Lot 96 of 576:
Huntington engraving of the the Declaration of Independence  

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Lot closed - unsold
$15,000 - $20,000

In Congress, July 4th 1776. The Unanimous Declaration of the Thirteen United States of America



Eleazer Huntington, engraver



Linen-backed broadside engraving on wove stock, measuring 22½x25½". Handsomely matted and framed, entire piece measures 31x27".

The scarce Huntington calligraphic rendering of the Declaration of Independence, one of the earliest broadside reproductions, with the signatures of the signers in exact facsimile. The Declaration of Independence, the foundation document of the United States, has been printed a myriad of times since its original publication in 1776. At first as broadsides, then as an essential addition to any volume of laws, it was from the beginning a basic work in the American canon. The present document is one of the earliest broadside reproductions of the Declaration, done within a few years of the first broadside republications. In the period following the War of 1812, Americans began to look back for the first time with historical perspective on the era of the founding of the country. The republic was now 40 years old, and the generation of the American Revolution, including the signers of the Declaration, was dropping away. With nostalgia and curiosity, many Americans began to examine the details of the nation’s founding. Among other things, such documents as the debates of the Constitutional Convention were published for the first time. It seemed extraordinary that the Declaration of Independence, as created, was unknown to Americans, when the text was so central to the national ego. Several entrepreneurs set out to bridge this gap by printing reproductions of the document. The first to do so was a writing master named Benjamin Owen Tyler, who created a calligraphic version of the Declaration and published it in 1818, recreating exactly the signatures of the signers as they appeared on the original. Three other broadside printings of the Declaration were issued in 1818 and 1819, each containing ornamental borders or illustrations. These were followed in the early 1820s by the present printing by Hartford engraver and author on penmanship Eleazer Huntington. Huntington followed Tyler’s example by creating a calligraphic facsimile of the Declaration, but stripped out the ornaments and illustrations that had been added by previous publishers, returning the document to the simple title and text of the original, and providing the signatures of the signers in exact facsimile. According to John Bidwell’s list, this is the sixth broadside reproduction of the Declaration of Independence. Bidwell locates three copies of the Huntington printing of the Declaration in institutional collections: the Huntington Library, Massachusetts Historical Society, and the American Antiquarian Society (Proceedings of the American Antiquarian Society, 98: 247-302).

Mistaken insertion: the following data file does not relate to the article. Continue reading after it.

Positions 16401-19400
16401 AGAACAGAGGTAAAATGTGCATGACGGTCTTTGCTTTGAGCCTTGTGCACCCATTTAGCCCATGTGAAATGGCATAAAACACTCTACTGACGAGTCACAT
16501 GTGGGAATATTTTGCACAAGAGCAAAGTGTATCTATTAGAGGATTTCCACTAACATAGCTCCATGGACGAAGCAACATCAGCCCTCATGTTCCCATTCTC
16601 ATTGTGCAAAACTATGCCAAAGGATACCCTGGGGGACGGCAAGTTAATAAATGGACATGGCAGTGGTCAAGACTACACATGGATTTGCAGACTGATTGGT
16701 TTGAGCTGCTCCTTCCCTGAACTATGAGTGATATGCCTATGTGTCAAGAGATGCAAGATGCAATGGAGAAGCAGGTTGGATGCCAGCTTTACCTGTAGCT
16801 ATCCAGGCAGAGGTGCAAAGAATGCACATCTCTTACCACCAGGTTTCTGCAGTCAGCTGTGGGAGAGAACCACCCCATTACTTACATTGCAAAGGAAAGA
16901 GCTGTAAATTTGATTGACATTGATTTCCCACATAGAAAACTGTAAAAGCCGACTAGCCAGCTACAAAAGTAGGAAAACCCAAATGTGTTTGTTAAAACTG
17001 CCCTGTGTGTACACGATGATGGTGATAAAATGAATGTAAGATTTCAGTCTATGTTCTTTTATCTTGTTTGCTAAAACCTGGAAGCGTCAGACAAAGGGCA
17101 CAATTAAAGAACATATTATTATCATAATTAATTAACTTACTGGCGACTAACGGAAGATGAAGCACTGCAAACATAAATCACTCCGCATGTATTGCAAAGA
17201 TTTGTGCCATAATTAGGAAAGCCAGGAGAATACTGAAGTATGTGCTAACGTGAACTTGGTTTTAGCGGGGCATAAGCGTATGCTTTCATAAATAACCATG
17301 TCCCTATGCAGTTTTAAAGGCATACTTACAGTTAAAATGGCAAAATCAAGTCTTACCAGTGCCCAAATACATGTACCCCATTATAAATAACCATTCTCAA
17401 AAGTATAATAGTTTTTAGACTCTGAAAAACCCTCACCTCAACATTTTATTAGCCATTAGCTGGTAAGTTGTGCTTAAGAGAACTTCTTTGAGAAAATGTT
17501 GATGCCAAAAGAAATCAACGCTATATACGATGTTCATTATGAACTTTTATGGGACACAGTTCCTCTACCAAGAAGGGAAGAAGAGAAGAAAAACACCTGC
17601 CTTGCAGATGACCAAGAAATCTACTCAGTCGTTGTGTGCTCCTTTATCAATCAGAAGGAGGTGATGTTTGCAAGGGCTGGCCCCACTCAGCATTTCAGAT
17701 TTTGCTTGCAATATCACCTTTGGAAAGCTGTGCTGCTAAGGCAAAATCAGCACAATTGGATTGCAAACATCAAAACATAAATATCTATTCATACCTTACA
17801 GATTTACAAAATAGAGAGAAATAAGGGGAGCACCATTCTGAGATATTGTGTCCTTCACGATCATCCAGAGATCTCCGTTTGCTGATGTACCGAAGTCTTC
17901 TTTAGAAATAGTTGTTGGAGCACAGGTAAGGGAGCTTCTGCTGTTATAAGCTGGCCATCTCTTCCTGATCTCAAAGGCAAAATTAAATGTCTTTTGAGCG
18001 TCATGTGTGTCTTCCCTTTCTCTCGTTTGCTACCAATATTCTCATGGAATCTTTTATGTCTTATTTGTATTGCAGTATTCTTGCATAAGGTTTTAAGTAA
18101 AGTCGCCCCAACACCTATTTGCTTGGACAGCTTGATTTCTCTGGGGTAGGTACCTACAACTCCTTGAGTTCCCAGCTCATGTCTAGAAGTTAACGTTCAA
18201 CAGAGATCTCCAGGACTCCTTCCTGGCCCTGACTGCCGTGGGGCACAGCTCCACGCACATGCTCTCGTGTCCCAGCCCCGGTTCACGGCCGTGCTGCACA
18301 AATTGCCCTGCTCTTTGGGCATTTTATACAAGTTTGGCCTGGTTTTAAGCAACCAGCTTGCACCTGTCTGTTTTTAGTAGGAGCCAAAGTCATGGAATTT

Lot Amendments

Toned to mellow brown, a few minor abrasions (without loss of text), light dampstain to right margin, tack holes to extreme top and bottom edges (not visible with matting); very good, rare, desirable, and important.

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